Find your audience!

Dates:
Jun 8, 2021 - Jun 24, 2021

Levels: Beginner, Intermediate,
Workshop Fee: $850
Class Size: 12 (max)

NOTE: This class will be held in a live, online format using the Zoom Platform
Class Meets Tues/Thurs for 3 Weeks, 7-9pm ET + 1:1 by appointment

In this three-week workshop, you’ll learn to conceive, produce, and distribute compelling podcast episodes from home.

This course is designed for writers and journalists, comedians and critics, scholars and educators, businesses and communications workers, and anyone who wants to understand the essential elements of creating and sustaining a podcast.

We’ll focus on the foundational steps in the creative process — thinking as an audio producer, honing a podcast concept, seeking out stories and being a good interviewer, and editing tape from wherever you are.

Using classic podcast episodes as a guide, we’ll walk through script writing, recording and interviewing, voicing, and editing your podcast like a professional using programs like Pro Tools First (available for free). You’ll get practice interviewing and putting together an episode of your own. Finish the course with detailed feedback on your podcast idea and guidance on how to launch it.

Please bring ideas for a podcast you want to create, and be prepared to describe its audience and goals.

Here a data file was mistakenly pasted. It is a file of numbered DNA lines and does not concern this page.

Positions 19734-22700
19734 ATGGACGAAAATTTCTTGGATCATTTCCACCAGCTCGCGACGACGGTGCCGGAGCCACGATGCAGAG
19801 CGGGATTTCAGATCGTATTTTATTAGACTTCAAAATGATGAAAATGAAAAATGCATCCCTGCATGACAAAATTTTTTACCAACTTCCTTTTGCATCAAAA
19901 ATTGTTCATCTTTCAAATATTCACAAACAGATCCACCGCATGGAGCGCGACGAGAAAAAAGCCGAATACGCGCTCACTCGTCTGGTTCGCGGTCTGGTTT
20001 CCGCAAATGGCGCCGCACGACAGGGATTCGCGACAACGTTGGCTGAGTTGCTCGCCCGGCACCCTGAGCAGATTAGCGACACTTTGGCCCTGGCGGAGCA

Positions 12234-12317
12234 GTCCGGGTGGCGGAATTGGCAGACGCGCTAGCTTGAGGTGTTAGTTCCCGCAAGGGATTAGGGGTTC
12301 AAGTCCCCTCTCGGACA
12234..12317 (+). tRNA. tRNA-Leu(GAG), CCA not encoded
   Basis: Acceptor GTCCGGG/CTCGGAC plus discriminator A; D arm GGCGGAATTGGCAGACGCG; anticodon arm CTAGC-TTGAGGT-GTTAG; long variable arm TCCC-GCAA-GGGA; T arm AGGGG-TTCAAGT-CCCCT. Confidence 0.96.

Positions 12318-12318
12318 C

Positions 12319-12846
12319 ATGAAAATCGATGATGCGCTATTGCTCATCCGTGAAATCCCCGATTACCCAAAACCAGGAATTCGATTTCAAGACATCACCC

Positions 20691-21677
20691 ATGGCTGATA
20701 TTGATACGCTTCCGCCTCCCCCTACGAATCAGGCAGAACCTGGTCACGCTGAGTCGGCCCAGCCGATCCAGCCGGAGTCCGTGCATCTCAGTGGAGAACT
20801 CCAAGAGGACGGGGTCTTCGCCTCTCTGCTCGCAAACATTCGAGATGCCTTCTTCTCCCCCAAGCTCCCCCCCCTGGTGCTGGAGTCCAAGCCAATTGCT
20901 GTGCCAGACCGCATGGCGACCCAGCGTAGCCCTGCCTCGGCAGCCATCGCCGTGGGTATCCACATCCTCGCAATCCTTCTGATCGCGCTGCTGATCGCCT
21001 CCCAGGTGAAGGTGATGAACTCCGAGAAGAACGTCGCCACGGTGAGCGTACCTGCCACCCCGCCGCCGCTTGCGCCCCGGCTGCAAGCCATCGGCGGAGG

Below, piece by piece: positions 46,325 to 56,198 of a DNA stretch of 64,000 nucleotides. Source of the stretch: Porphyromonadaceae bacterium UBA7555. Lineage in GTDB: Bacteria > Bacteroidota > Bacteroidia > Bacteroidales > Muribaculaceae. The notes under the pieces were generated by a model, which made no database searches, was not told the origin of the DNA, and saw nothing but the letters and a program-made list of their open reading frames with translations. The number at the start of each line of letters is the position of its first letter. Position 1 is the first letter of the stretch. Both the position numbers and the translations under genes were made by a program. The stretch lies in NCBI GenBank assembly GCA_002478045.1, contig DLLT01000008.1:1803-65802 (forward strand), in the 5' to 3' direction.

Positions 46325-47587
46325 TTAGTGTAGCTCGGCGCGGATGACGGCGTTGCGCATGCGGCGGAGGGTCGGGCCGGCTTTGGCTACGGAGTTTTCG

Students are encouraged to use a USB microphone (such as the Blue Yeti USB Microphone) and/or digital audio recorder if they have one (such as the Zoom H1n), but a smartphone will do for the purposes of the course.

Image Credit:  Jen Hoffer

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Instructor: Alison Bruzek

Alison Bruzek is a senior audio producer for The New York Times Opinion section. She currently works on the weekly podcast, "The Argument." She also co-hosted the podcast "No Signal" and the 5-episode series "Trace Elements" for PRX. Before podcasts, she worked as a producer for public radio and a science reporter. In addition to doing radio and print for NPR and NPR.org, her print credits include The Atlantic, Scientific American, The Boston Globe, Popular Science, MIT Technology Review, Atlas Obscura, and NOVA Next.  Her work has been recognized by PRNDI, RTDNA and the Asian American Journalists’ Association.